Law

Sessions unveiling leak crackdown on heels of transcript bombshell

Attorney General Jeff Sessions and other top administration officials are making a show of force Friday in their battle against illegal leaks, planning to announce details of investigations into leaks of classified material.

The press briefing comes on the heels of one of the biggest leaks under this administration – the disclosure of transcripts of President Trump’s phone calls with two foreign leaders in January. Former federal prosecutors tell Fox News that leak likely constitutes a federal crime, and lawmakers of both parties have voiced concern about how that material got out and the security implications.

“Leaking the phone calls between our president and other heads of state is nothing short of a national disgrace,” Kellyanne Conway, White House counselor, told “Fox & Friends” on Friday. “I want there to be bipartisan outrage.”

She noted the West Wing is a “small place” and finding the leakers might be “easier” than some realize. 

It’s unclear exactly what leaks and cases Sessions and other officials might discuss Friday, in a briefing set for 11 a.m. ET.

Sessions, Director of National Intelligence Dan Coats, Deputy Attorney General Rod Rosenstein and National Counterintelligence and Security Center Director William Evanina are all expected to brief the public at Justice Department headquarters.

On Capitol Hill, Utah Republican Sen. Mike Lee said Thursday there should be criminal prosecution for leaking classified information, suggesting the transcript leak is such a case. 

“Whoever leaked these needs to be found out and needs to be reprimanded, needs to be fired,” Lee told Fox News' "America's News HQ." “This is unacceptable and should never happen.”

Lee, who practiced law before being elected to the Senate in 2010, said such a leak “is a felony, a very serious federal felony offense.”

Based on the leaked documents, The Washington Post reported new details Thursday about Trump's tense phone calls in late January with Mexican President Enrique Peña Nieto and Australian Prime Minister Malcolm Turnbull. In the former, Trump reportedly told the Mexican leader to stop publicly saying his government would not pay for a border wall.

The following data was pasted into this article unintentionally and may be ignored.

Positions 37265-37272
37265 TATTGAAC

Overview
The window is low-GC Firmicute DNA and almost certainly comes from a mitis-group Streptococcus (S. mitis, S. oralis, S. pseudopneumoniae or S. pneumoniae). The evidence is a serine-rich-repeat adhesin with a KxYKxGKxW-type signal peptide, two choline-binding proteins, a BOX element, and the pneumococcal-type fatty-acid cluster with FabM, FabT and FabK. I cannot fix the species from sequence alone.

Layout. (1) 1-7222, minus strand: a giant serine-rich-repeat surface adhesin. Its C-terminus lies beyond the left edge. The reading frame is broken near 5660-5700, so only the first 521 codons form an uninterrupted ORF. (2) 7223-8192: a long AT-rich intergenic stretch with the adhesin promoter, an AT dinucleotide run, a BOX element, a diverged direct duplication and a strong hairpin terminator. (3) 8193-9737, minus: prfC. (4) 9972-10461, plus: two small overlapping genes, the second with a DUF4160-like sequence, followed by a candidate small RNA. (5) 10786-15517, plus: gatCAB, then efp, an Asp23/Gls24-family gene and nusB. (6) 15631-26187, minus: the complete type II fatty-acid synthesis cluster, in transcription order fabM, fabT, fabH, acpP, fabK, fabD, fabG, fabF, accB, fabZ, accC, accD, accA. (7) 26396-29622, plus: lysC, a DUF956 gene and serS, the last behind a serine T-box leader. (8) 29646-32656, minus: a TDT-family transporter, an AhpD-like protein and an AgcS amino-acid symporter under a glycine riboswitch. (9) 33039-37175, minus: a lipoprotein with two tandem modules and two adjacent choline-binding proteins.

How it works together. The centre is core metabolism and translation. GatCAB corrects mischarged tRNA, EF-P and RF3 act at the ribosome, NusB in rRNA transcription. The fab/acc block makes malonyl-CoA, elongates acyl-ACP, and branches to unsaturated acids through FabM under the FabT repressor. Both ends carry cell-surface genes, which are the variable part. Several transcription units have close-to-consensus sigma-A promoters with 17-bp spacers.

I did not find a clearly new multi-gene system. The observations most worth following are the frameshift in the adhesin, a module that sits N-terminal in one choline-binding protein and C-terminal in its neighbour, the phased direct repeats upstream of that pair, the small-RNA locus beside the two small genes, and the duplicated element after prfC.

The newspaper said the transcripts had notes indicating they had been classified by the chief of staff on the National Security Council. The Post said it obtained full transcripts, which were “produced by White House staff” and based on records kept by White House note-takers.

“The unauthorized release of these documents to the press is a crime,” Joe diGenova, the former U.S. attorney for the District of Columbia, told Fox News. “The series of acts involving release of notes of the president’s conversations with foreign leaders, and these transcripts, are a serious threat to national security.”

While some details of those calls already had emerged in February, the release of the transcripts marks a much bigger blow to a White House trying to crack down on leaks.

Claiming the leaks imperil the ability of the U.S. government to conduct foreign policy, diGenova called on the attorney general to institute a federal criminal grand jury to find the leakers. He also said the phone records of the reporters and editors of The Washington Post should be subpoenaed, something the journalists would surely protest.

Even some critics of the president have spoken out against the leaks, saying such efforts harm foreign policy efforts.

“Leaking the transcript of a presidential call to a foreign leader is unprecedented, shocking, and dangerous,” David Frum wrote in the Atlantic on Thursday. “It is vitally important that a president be able to speak confidentially—and perhaps even more important that foreign leaders understand that they can reply in confidence.” 

Sen. Mark Warner, D-Va., top Democrat on the Senate Intelligence Committee, also told The Daily Beast the leak is "absolutely" troubling and should be investigated by Congress. 

Last week, the president, lashing out against in his attorney general in public, criticized Sessions for not doing enough to find the leakers.

“I want the attorney general to be much tougher on the leaks from intelligence agencies,” Trump said in the Rose Garden on July 25.

Sessions himself, speaking to Fox News’ Tucker Carlson last week, admitted he has not been satisfied with the efforts to investigate leaks, which have repeatedly hampered the president since his inauguration.

"I have not been happy with the past prosecutions and investigations of criminal leaks," Sessions said.

Fox News’ Alex Pappas contributed to this report.